I began this illustration by drawing Dafoe's face a jillion times (creepy) and then doing a quick sketch in pencil on Arches paper. I then colored it using watercolor, gouache, and India ink. The long tail of the speech bubble was added digitally as the first was way too short.

circus folk: oldies but goodies

These character sketches were created at the end of my first quarter here, and were my first all-digital illustrations. They're so deadpan, it cracks me up.

Friday, April 30, 2010


For this assignment we were asked to abstractly (no no Brianne, not TOO abstractly) illustrate a sound of our choice. I picked the sound of my grandma snoring.

I started out by rendering both her and the sound of her snore with ink and a nib.

I then scanned these images in and complied them digitally. The hairy animals are meant to represent the snork of a snore, while the tiny falling animals represent the sound of the whheeeeeeesszzz.

Wednesday, April 28, 2010

dirty projectors

I love the Dirty Projectors. I love their new album Bitte Orca. I love that they chose the name "Bitte Orca" because they thought those words sounded nice together. In the spirit of their experimental sound, yodelling squeals, and the fact that they noted Friedrich Wilhelm Nietzsche as an inspiration, I made these thumbnails for my CD cover project.

For the final, I quickly blocked in color with very diluted gouache and watercolor, and then went over it with ink via nib pen. I then used a practice stencil I had made for the Float poster (see the earlier post) and dabbed in some more watercolor. Those are the funny blotchy textures you see in the sepia background. After all this, I cut the words out with a trusty X-acto and scanned the paintingstencil in with a piece of crumpled tissue paper behind it. Those orca sound waves were added digitally. I'm disappointed with the legibility of the word "projector" in the final, but it's easily fixed! My professor Megan Berkheiser made the brilliant suggestion to light the piece from behind and photograph it. She has a lot of experience with photography; check out here AMAZING work here. I'll be sure to post the results.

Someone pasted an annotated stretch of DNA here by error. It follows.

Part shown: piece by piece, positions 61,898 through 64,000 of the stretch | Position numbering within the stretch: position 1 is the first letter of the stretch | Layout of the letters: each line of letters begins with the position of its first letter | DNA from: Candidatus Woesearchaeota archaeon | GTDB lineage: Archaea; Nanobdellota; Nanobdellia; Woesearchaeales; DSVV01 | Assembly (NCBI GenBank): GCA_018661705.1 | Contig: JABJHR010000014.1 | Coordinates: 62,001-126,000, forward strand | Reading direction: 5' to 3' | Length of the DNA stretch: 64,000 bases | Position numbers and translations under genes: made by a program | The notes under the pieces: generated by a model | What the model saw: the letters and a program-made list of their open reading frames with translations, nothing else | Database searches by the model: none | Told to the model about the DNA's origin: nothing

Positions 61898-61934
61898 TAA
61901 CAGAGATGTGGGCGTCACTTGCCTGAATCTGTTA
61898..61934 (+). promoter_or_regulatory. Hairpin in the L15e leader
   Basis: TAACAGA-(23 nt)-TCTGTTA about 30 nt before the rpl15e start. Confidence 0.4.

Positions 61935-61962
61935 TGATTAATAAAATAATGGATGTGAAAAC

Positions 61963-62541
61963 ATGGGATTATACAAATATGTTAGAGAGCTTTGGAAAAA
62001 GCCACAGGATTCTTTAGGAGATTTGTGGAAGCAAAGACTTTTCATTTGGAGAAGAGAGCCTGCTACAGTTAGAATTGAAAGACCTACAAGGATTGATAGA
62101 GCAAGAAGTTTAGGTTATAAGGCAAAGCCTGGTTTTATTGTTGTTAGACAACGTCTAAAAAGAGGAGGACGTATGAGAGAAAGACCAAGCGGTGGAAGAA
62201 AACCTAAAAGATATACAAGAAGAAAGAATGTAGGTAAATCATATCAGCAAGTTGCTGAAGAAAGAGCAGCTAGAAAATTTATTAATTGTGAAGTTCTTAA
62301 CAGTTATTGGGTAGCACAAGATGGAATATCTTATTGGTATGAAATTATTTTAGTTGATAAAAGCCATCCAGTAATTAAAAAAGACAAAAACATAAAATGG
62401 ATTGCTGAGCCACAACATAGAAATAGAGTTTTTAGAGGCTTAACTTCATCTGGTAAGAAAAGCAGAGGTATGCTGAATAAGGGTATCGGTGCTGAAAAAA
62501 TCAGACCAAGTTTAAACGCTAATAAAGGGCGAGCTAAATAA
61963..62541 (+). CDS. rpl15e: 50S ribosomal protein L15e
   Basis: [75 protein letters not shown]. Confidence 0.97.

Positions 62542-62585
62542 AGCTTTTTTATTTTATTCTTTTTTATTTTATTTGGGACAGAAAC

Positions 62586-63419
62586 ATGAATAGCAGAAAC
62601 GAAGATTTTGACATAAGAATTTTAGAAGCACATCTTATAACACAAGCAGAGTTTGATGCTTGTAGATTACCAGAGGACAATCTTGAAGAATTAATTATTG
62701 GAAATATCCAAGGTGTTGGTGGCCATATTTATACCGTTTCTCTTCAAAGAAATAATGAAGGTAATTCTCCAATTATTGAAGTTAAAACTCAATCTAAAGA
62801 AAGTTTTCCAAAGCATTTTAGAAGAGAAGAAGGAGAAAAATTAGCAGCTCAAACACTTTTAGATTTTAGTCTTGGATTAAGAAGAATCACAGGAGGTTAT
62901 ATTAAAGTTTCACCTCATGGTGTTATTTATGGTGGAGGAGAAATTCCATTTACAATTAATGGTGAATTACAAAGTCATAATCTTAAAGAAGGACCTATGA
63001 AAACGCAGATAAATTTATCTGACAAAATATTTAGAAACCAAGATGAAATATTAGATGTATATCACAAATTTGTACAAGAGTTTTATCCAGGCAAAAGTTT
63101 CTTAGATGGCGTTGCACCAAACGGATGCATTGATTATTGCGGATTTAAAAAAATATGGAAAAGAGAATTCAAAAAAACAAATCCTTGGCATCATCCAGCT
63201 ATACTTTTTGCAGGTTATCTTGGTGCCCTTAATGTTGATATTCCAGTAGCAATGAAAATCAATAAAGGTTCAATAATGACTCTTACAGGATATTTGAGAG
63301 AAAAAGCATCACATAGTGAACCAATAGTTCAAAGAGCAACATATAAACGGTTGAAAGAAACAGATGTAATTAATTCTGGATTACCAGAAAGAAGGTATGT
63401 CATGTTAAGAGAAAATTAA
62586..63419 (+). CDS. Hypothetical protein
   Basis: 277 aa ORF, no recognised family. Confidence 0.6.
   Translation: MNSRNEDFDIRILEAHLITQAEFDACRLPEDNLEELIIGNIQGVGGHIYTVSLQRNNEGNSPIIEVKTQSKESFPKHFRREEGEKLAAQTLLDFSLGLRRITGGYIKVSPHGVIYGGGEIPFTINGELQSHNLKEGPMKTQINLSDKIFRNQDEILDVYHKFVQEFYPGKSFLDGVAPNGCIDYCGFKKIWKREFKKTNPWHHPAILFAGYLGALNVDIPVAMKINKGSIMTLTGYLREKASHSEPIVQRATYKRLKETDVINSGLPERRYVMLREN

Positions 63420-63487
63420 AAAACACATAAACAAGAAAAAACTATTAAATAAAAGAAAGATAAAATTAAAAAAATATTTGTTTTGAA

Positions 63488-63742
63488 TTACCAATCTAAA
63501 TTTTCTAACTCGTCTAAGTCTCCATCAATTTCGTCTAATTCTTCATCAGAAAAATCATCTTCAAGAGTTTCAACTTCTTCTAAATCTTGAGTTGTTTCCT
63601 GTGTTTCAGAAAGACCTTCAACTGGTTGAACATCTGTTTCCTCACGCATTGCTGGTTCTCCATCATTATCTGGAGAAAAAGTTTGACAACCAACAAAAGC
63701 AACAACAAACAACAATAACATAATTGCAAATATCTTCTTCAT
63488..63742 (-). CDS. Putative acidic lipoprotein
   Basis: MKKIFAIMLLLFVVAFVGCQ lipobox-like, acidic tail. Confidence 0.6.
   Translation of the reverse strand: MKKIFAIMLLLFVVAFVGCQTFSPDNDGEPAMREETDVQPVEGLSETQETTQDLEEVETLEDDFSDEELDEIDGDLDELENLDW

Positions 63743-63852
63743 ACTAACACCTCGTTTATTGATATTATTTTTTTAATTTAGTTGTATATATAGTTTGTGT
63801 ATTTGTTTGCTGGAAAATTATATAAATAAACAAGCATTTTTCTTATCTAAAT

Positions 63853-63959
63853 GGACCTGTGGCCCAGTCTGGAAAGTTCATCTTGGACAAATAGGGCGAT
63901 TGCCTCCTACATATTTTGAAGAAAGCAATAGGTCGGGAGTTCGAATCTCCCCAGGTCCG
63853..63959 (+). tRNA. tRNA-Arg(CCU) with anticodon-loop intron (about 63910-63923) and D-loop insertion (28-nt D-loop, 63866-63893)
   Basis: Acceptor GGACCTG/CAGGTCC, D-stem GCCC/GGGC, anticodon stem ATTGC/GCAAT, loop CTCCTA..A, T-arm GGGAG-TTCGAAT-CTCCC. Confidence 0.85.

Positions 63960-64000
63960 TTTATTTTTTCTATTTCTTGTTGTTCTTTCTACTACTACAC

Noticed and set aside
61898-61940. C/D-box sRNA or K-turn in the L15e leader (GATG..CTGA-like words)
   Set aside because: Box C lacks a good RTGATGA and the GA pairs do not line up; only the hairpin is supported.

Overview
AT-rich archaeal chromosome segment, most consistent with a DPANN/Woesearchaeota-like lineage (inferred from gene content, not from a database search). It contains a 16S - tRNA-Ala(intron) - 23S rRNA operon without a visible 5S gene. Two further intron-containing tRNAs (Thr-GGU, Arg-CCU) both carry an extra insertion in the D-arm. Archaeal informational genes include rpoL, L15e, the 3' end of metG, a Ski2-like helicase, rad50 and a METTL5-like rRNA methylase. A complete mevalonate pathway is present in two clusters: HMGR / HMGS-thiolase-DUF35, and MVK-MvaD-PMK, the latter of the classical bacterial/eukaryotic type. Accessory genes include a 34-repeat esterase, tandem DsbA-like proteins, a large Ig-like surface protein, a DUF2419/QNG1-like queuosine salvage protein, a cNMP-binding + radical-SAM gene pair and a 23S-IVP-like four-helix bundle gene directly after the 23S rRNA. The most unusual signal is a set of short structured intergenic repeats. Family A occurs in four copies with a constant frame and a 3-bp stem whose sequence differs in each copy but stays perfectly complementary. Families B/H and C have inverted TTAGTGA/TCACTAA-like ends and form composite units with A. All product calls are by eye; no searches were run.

Tuesday, April 27, 2010

fish on a leash

Here is the one the only "Fish on a Leash" exercise! I have to say, this isn't the most brilliant concept I've ever had--it didn't stray far from the obvious. But I tried to make that big fish look super heavy and vacant and the little fish look light and purposeful. In the end I had some fun with it.

today is brought to you by the letter S

One of my esteemed colleagues, Mark Eberhardt, has revived the SCAD Graduate Illustration blog. To celebrate, he asked the current grads to create a new masthead by making one letter each. I picked "S," and ended up making two.
This one is gross and hilarious. But flying stamp man was chosen instead.

Friday, April 16, 2010

shadow box

We were given such a great assignment in one of my classes this quarter. We were asked to build a shadow box with interesting textures that utilized biographical elements. Here is what I ended up with:

It's made of gutted books (it's sad and messy to gut a book) purchased at the Salvation Army, a boat-shaped nest I made of twigs, vines, and herbs from my back yard, vellum paper, a wire hanger, thread, and antique stamps. The books are a nod to my undergrad degree in English (and the lit magazine we published that was bound in gutted books). Also I'm in love with the water, and a boat-nest was a handy way of representing how I'm constantly moving but stubbornly nesting in each new city.

So! After building this little diorama (mine kind of looks like a bathtub shrine, no?) we were asked to draw it in any black-and-white media, and to add a hint of color somewhere in the drawing. So I came up with the dude below. It was drawn in graphite, and the stamps digitally collaged.